MCT June 17, 2011
Youthful phenoms burst onto the sports world fairly regularly, although non-contact sports such as golf and tennis see more than pro football. In tennis, there is always room for a pony-tailed girl, and golf’s Bobby Jones debuted at the national level at age 14 in 1916. More recently, Tiger Woods, Michele Wie, and Alexis Thompson have drawn attention as teen golfers.
Another youngster played with the big boys this past week on one of golf’s biggest stage, the U.S. Open at Congressional Country Club in Bethesda, Md. Sixteen-year-old Beau Hossler of Rancho Santa Margarita, Calif. missed the 36-hole cut, but the adventure was priceless.
“It’s good to see all the great players and learn from them how they prepare for the tournament is especially cool,” he after his second round. He also explained that his goal is to make the PGA Tour, and he viewed this week as a sneak preview of his dreams.
His fondest memory of the tournament is of the first hole in the first round, the daunting par-3 10th on Congressional’s Blue course. That day it played at 199 yards, with a lake in front, bunkers behind, and thousands of fans everywhere. “Pretty difficult hole to start with,” he said afterward, “but I hit a good shot in there, so it was pretty neat.”
Hossler earned a spot in the 156-“man” field through sterling play in both local and sectional qualifying tournaments. Considering 8,300 players attempted to qualify, and to paraphrase a late 1980s Nike ad campaign, Beau knows golf.
A busy 10 days led up to his flight from Los Angeles to the East Coast on June 12. Beginning June 3, he passed his driver’s license test, shot a 67-71—138 in Glendale, Calif. to qualify for the Open, sparked his high school golf team to a fourth-place finish in the California state championship, and wrapped up his sophomore-year finals at Santa Margarita Catholic High School. Whew!
He seems quite the normal high schooler—braces on his teeth, some adolescent skin challenges, and a bit of gawkiness arising from a recent growth spurt of six inches. But once he laces up those Foot Joys, he morphs into a national championship player.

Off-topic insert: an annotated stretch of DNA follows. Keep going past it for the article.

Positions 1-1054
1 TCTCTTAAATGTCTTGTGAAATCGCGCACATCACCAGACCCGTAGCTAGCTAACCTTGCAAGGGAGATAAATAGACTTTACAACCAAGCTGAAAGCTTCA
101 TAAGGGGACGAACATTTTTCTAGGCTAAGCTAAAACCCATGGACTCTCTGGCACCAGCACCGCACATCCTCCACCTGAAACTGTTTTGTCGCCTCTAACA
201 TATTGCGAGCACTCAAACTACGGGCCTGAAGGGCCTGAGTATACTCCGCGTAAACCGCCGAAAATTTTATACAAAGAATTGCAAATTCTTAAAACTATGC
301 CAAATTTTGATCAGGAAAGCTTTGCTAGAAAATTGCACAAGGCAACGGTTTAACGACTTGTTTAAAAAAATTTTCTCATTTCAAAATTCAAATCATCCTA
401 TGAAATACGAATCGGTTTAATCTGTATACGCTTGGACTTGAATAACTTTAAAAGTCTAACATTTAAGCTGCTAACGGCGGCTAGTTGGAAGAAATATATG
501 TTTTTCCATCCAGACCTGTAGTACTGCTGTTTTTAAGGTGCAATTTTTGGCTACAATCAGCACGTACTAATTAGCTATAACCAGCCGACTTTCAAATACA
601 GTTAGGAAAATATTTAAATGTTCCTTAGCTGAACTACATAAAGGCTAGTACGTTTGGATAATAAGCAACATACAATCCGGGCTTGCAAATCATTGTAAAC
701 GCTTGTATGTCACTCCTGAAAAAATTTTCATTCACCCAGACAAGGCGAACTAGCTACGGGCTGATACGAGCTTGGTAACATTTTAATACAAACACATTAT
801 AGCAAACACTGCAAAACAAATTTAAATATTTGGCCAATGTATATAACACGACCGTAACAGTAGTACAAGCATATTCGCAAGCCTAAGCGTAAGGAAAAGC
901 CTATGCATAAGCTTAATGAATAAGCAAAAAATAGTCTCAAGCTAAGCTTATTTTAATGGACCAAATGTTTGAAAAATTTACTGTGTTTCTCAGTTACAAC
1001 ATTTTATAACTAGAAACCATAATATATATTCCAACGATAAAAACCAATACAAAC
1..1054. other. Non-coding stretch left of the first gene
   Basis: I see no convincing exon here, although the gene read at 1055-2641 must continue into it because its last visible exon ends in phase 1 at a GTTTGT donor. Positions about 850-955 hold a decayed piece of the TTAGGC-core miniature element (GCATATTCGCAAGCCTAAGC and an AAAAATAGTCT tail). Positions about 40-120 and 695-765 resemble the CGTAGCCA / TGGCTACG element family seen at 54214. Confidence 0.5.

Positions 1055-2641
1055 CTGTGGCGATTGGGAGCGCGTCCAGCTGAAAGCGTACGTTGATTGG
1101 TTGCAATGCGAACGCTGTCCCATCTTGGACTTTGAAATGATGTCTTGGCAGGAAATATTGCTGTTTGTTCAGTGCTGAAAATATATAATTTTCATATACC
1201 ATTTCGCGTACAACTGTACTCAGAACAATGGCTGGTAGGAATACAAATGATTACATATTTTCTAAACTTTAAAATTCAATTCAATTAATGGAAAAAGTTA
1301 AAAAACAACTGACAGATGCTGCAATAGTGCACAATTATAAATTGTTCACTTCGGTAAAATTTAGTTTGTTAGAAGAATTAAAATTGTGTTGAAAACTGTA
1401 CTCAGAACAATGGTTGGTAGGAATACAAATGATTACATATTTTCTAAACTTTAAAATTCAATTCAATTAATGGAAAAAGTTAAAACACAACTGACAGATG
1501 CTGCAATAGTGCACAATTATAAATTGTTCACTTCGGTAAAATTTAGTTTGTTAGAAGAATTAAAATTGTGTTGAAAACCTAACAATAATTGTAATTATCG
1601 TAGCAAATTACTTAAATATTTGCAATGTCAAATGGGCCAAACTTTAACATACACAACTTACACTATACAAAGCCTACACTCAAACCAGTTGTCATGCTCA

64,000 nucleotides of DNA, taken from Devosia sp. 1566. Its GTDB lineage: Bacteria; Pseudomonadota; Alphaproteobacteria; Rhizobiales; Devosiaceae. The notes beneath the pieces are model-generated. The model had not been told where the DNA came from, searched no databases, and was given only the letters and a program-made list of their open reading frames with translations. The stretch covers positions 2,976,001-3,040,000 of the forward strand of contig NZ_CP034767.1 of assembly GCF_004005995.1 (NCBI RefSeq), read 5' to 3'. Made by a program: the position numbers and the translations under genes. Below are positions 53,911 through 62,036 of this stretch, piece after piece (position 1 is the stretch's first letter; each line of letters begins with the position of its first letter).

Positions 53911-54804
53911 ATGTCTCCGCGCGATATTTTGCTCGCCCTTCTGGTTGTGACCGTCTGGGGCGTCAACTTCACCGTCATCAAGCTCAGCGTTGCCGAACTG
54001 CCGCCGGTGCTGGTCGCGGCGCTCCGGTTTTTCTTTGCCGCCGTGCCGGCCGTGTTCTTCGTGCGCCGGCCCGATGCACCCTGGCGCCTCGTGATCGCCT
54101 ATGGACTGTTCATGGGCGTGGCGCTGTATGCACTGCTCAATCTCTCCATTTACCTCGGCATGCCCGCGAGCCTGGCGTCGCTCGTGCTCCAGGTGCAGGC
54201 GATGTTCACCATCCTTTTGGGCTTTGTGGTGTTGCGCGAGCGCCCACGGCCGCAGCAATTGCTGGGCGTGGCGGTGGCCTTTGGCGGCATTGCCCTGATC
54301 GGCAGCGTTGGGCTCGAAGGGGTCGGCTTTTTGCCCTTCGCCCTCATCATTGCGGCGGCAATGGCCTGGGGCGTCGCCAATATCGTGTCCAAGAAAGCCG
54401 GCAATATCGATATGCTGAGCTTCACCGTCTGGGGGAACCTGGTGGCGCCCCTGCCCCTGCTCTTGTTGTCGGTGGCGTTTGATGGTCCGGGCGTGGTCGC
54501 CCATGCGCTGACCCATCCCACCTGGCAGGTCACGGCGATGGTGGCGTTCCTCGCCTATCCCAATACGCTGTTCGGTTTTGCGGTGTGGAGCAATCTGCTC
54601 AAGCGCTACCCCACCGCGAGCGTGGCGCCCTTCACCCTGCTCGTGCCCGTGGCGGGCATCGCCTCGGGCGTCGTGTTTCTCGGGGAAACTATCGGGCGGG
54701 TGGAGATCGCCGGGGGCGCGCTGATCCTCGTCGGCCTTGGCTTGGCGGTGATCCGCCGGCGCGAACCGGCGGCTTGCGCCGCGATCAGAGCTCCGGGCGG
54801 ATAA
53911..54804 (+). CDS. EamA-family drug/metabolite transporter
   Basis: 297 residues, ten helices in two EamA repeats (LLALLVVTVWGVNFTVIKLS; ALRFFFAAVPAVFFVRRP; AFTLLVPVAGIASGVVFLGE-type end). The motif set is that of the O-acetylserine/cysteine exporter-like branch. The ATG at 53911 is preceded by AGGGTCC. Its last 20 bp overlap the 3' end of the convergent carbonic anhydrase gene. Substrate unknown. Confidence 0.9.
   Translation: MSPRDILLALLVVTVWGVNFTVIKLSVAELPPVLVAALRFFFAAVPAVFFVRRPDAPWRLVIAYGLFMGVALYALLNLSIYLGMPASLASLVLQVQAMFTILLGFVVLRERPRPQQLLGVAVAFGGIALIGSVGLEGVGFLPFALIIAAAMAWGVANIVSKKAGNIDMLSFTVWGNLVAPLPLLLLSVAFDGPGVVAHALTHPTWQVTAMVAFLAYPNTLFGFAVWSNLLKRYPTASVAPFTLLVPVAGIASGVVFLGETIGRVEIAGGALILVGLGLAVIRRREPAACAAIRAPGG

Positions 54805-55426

“This is pretty cool,” he said during one of his practice rounds before the tournament. His playing partner that day was Angel Cabrera, an Argentine with two major championship wins. “He was nice,” Hossler said. “He didn’t say much, but I learned a lot watching him.
When they reached the dramatic 18th hole, a 523-yard par-4 with a peninsula green surrounded by water, Hossler didn’t flinch. After a good drive, he had 230 yards to the flag. “I hit a hybrid to within 15 feet, but missed the putt,” he said nonchalantly. “This is a tough course.” (He parred the hole each time in rounds one and two.)
Hossler’s father, also named Beau, walked with his son during the practice rounds. “I’m a little overwhelmed,” he confessed, “but he has been pretty mellow”
Dad said that he is taking a go-slow approach with Beau and golf. “We are trying to limit his entry in adult tournaments and just take baby steps. He still has to cut the lawn and take out the trash.”
Beau’s mother, Amy Balsz, who has remarried, followed her son on the course, but chose to blend in with the gallery. She too said she was overwhelmed, but thinks her son responds well to the fans’ attention. “I think a crowd motivates him. I see a spark on his face when he gets in the lead in junior tournaments.”
This year’s Open is not Hossler’s first foray into a national tournament. In 2009, the 14-year-old eighth-grader qualified for the U.S. Amateur at Southern Hills Country Club in Tulsa, Okla. Then only 5-foot-2 and 120 pounds, Beau tied for 177th in a field of 311 in the 36-hole qualifying rounds. He was seven strokes off the cut line for match play.
Beau’s caddy for the 2009 Amateur, as well as this week’s Open is Bill Schellenberg, the teenager’s godfather. On the range before a practice round, Bill waved at the Open pageantry and said, “He’ll have no trouble handling all this.”
A former teenage phenom was in the U.S. Open field at Congressional—Ty Tryon. He became the youngest player to earn a PGA Tour card at age 17 in 2001. He lasted only a year on the Tour, and then failed the next year to stick on the Nationwide Tour. He has since labored in golf’s backwoods, but did qualify and make the cut in last year’s Open at Pebble Beach.
“Enjoy the week,” he said when asked for advice for Hossler. “Keep your head down and play your own game.”
Regrettably, Tryon also missed the cut is headed back to the land of aspirations.